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After running the Windows 10 Pro upgrade from Windows 8.1 Pro, things appeared ok for a while. Then I ran into some trouble with VPNs -- while connected to the cisco AnyConnect vpn I could not see the rest of the internet, only the remote networks at the other side of the vpn. (While on 8.1, I had split horizon, no trouble.) At this point I made several mistakes:

  • I had not done a full backup before upgrading
  • I did not do a full backup now before trying to fix my vpn trouble
  • I did not record the steps I took trying to get the vpn working as I wished.

The next thing I knew, I'd lost all network access completely. The (wired, not wireless) network adapter showed as "disabled" in the "Network Connections" window. The Enable button tried to do something, but nothing changed. The Diagnose button reported that troubleshooting was unable to automatically fix anything; the details showed this interesting message:

Windows couldn't automatically bind the IP protocol stack to the network adapter

The Properties window of the connection is even weirder; the "Connect using" dropdown that normally shows the hardware name is blank, as is the list of protocols in "This connection uses the following items"; and "Install", "Uninstall" and "Properties" buttons for the protocol list are all grayed out!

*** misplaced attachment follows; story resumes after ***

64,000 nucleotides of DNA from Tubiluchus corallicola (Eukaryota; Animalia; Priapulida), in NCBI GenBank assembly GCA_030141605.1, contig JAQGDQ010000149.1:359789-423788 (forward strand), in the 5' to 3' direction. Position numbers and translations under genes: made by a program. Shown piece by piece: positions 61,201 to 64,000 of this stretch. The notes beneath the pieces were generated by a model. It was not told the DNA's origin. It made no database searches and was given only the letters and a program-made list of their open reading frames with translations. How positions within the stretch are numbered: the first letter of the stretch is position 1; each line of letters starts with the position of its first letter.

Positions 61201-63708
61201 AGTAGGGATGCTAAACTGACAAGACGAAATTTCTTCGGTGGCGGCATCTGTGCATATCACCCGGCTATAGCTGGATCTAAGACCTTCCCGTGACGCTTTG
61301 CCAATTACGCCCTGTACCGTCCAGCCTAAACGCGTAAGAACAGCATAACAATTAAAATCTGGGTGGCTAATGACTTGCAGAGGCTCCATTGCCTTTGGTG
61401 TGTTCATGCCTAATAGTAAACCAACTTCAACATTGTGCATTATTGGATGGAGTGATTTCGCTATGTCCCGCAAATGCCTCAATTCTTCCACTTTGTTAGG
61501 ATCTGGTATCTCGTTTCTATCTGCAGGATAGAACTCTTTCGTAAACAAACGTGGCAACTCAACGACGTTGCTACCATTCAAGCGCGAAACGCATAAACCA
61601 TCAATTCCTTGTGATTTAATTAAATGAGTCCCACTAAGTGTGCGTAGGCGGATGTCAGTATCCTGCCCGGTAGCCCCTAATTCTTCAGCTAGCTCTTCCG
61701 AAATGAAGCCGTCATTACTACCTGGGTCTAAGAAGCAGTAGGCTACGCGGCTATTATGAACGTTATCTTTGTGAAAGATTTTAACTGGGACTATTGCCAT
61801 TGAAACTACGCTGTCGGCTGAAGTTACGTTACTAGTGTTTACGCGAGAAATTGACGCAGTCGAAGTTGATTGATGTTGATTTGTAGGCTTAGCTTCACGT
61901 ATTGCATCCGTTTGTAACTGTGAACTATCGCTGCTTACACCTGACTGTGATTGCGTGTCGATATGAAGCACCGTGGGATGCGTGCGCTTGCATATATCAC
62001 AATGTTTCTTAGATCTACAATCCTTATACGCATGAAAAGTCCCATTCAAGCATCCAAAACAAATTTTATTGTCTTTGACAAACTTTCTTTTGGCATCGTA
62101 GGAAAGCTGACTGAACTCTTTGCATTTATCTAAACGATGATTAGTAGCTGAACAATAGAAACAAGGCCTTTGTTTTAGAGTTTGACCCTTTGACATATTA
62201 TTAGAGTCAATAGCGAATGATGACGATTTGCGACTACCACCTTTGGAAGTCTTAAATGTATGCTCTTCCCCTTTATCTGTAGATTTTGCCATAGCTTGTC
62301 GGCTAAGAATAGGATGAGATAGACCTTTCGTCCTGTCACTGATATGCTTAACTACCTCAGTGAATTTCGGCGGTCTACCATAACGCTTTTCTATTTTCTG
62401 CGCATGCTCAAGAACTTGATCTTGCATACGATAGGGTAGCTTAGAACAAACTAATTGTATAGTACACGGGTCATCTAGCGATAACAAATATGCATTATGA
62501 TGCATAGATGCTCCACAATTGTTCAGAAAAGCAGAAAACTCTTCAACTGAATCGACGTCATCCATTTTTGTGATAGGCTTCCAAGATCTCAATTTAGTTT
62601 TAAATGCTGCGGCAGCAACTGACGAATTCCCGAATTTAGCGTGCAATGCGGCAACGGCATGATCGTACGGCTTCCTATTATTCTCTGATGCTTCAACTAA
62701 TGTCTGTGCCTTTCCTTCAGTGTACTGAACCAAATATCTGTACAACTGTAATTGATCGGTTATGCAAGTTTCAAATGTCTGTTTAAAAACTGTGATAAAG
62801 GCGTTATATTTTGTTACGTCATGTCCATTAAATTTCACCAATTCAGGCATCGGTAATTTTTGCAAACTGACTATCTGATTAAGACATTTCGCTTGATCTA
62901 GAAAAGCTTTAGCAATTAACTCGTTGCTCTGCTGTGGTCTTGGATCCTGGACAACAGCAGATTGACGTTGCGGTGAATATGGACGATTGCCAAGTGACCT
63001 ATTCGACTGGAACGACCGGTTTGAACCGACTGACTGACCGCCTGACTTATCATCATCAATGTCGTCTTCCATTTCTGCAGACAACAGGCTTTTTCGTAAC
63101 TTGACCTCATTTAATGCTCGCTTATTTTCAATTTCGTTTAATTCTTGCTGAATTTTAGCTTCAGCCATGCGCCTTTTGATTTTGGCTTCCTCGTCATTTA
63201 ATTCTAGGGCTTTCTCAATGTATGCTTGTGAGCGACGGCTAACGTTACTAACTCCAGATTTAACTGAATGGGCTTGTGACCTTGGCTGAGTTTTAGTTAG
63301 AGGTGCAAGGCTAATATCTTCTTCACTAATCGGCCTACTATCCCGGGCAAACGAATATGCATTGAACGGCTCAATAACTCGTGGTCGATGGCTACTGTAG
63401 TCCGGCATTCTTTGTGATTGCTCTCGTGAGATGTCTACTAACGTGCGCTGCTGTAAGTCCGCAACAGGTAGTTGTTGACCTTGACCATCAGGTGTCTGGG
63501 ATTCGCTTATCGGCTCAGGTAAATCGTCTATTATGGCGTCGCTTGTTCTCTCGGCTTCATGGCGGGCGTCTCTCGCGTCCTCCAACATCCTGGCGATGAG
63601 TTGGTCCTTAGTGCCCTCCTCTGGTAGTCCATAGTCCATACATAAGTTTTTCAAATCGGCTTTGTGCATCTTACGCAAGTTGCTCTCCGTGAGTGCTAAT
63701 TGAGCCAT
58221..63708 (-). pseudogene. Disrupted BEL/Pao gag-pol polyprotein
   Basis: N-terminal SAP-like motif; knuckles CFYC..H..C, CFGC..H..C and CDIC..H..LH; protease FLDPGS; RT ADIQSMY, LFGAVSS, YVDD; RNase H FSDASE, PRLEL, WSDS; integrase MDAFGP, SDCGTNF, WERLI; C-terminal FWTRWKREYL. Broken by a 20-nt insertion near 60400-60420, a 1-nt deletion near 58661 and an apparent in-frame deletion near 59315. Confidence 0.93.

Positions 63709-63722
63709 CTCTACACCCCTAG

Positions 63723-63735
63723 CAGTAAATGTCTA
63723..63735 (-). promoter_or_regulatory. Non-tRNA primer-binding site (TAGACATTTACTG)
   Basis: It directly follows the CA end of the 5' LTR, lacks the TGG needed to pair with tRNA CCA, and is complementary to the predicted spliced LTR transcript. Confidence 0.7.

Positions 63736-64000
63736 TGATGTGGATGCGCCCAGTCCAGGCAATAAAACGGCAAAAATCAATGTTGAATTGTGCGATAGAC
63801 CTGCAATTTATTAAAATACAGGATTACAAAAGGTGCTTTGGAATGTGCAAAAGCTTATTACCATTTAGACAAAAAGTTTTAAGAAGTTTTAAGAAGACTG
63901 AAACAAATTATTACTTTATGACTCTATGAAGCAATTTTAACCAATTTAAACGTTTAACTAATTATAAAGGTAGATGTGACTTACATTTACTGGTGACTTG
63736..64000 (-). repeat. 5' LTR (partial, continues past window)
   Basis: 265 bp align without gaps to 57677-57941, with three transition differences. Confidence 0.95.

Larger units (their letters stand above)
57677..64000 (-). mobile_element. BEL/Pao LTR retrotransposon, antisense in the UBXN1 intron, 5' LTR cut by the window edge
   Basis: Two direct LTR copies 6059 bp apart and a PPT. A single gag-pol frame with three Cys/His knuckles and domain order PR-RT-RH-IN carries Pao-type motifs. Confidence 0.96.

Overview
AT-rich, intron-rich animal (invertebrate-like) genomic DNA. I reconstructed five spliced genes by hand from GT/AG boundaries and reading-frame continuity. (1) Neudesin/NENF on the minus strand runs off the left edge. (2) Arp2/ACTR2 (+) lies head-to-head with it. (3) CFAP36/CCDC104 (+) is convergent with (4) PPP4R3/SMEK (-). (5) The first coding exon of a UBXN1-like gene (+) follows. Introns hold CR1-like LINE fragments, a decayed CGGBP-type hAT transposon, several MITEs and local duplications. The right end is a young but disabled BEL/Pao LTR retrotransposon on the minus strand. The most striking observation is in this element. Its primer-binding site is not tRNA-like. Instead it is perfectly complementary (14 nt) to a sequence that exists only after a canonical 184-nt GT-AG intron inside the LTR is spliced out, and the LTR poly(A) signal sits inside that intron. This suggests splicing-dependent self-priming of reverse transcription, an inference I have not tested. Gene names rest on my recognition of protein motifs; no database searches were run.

screenshot

127.0.0.1 still works. I can ping it and even browse websites on my local IIS.

From here I tried these things:

  • As described here the problem may very well be related to the Cisco AnyConnect vpn client. That link says to revert from 10 to 8.1, remove the client, and re-upgrade. Windows 10 says I can't revert to 8.1 because files were removed.
  • Uninstalling the AnyConnect vpn client (from inside Windows 10).
  • Reinstalling the AnyConnect vpn client (from inside Windows 10).
  • Removing the wired adapter from Device Manager, and letting it be autodetected.
  • Adding a wireless USB adapter. Same no-protocols view of that connection.
  • Removing both adapters in device manager and letting them be redetected after reboot.
  • Running this sequence of netsh commands. And the expanded "nuclear reset" command list here.
  • Absolutely everything here. Of possible interest: wmic nic get Caption reports only this one adapter. Unlike other working machines, there are no miniports, no Teredo tunneling adapters and no ISATAP adapters.

    [00000000] Microsoft Kernel Debug Network Adapter

  • SFC /SCANNOW. "Windows Resource Protection found corrupt files but was unable to fix some of them." CBS.Log reports one file cannot be repaired: Cannot repair member file [l:24{12}]"adcjavas.inc" of Microsoft-Windows-Microsoft-Data-Access-Components-(MDAC)-RDS-CE-JVS. I have trouble believing that's related to this.

  • Another nuclear option, "Reset this PC". The reset failed, for reasons I was unable to determine, but nothing changed.

My next move is to take a full backup of the machine as it is now, then do a full clean install of either Windows 8.1 or Windows 10 onto a wiped drive. I'm hesitant for obvious reasons; I won't lose any important files, but it will set me back quite a bit of time in reinstalling stuff. So this is my last hope.